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Re: end2end? (was: RE: Where NAT disenfranchises the end-user ...)
From: Andy Dills <andy () xecu net>
Date: Fri, 7 Sep 2001 19:50:05 -0400 (EDT)



On Fri, 7 Sep 2001, Leo Bicknell esoterically agitated:

It does have some interesting implication as to who can modify data
as well.  If a device in the middle has license to modify data in
the middle of a data stream, what are the limits of that license?
If my service provider uses NAT without my consent can I sue them
for reading/changing my data?  If not, why would I be able to sue
them if they do the same thing to e-mail?  What is the difference?

You can sue whoever you want, for whatever you want, whenever you want.

Can you show damages in the situation of email? Yes. With packets? No. And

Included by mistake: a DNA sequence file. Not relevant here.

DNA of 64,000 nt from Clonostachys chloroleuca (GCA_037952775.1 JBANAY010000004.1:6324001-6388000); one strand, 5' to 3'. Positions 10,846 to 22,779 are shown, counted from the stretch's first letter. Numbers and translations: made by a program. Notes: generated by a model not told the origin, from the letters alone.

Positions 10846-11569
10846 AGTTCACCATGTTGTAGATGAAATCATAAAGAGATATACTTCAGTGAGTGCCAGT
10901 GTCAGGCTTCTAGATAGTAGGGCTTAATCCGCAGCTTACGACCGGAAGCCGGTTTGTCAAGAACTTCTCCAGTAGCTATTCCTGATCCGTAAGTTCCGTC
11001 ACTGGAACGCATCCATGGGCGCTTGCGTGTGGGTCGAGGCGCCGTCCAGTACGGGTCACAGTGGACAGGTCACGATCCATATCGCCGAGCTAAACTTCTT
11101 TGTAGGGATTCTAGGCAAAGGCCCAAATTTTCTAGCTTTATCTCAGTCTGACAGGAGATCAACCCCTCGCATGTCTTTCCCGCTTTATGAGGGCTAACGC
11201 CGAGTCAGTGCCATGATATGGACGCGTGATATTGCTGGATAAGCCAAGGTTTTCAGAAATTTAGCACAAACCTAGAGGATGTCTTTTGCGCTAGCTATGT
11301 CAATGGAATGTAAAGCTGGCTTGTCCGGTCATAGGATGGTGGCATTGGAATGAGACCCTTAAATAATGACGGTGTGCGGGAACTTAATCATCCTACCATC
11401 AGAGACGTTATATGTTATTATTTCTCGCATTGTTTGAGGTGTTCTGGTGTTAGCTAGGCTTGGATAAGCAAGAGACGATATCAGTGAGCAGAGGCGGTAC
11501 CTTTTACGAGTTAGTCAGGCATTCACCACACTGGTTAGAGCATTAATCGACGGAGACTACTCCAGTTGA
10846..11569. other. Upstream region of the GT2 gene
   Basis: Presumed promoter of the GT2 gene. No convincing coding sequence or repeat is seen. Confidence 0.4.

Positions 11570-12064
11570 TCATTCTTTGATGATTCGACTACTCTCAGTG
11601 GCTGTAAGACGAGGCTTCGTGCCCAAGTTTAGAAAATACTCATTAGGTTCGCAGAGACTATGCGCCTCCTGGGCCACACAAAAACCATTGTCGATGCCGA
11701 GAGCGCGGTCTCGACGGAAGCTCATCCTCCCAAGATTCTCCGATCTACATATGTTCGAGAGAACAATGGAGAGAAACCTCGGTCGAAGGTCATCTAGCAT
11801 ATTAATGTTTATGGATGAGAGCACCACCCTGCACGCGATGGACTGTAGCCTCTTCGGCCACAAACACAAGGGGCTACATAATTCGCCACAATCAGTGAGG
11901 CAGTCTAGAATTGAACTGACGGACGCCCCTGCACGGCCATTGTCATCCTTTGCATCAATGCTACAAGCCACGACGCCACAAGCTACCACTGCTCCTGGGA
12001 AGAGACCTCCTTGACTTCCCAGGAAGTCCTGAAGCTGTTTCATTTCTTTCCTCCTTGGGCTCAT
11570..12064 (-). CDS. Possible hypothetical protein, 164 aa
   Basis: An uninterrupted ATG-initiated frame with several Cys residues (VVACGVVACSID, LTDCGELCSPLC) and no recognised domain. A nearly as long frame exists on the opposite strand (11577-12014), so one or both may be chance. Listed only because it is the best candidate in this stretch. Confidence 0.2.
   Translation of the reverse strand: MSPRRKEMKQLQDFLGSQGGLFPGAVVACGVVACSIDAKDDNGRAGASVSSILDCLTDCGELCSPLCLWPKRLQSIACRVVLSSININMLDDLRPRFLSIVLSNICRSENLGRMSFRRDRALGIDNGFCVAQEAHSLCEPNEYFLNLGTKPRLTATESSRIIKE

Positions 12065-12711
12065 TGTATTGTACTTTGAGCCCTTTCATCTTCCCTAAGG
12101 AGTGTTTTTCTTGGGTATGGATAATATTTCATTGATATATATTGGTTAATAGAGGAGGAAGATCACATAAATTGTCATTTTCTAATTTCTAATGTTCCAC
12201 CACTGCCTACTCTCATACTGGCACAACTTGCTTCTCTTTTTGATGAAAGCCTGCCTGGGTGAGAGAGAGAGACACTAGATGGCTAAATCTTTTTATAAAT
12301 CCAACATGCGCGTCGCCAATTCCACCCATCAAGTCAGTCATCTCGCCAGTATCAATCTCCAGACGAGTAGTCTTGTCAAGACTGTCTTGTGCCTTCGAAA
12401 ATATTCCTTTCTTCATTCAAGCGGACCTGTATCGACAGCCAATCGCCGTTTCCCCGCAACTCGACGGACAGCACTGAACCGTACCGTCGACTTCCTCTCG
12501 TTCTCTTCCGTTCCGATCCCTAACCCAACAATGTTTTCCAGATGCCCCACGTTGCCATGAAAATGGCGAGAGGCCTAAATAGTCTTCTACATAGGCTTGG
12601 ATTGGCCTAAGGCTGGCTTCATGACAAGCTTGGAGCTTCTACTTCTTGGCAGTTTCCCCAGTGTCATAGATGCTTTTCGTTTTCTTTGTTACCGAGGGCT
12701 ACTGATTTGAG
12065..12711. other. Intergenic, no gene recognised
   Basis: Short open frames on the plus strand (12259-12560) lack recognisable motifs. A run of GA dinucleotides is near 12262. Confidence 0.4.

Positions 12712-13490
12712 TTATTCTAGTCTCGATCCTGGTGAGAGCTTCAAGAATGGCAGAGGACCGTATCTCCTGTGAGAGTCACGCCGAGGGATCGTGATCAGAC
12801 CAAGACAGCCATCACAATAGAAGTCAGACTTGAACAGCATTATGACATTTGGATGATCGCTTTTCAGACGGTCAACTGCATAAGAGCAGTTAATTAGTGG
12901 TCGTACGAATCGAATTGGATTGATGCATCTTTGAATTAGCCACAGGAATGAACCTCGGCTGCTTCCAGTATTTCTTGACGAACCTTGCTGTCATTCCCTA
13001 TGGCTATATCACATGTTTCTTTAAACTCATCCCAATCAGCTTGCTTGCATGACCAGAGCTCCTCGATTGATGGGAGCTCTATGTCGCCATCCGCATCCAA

before you come back at me with some crazy convoluted contrived scenario,
let's just realize how far off the beaten path we are at this point. If
your ISP is going to force you to use NAT, "against your will", get a new
fricking provider. For that matter, what ISP NATs you against your will?

What, do you wake up the next morning with a sore router, feeling ashamed
and hurt, telling yourself you should have known better, and wondering
where you should go first: the hospital or the police?

Andy

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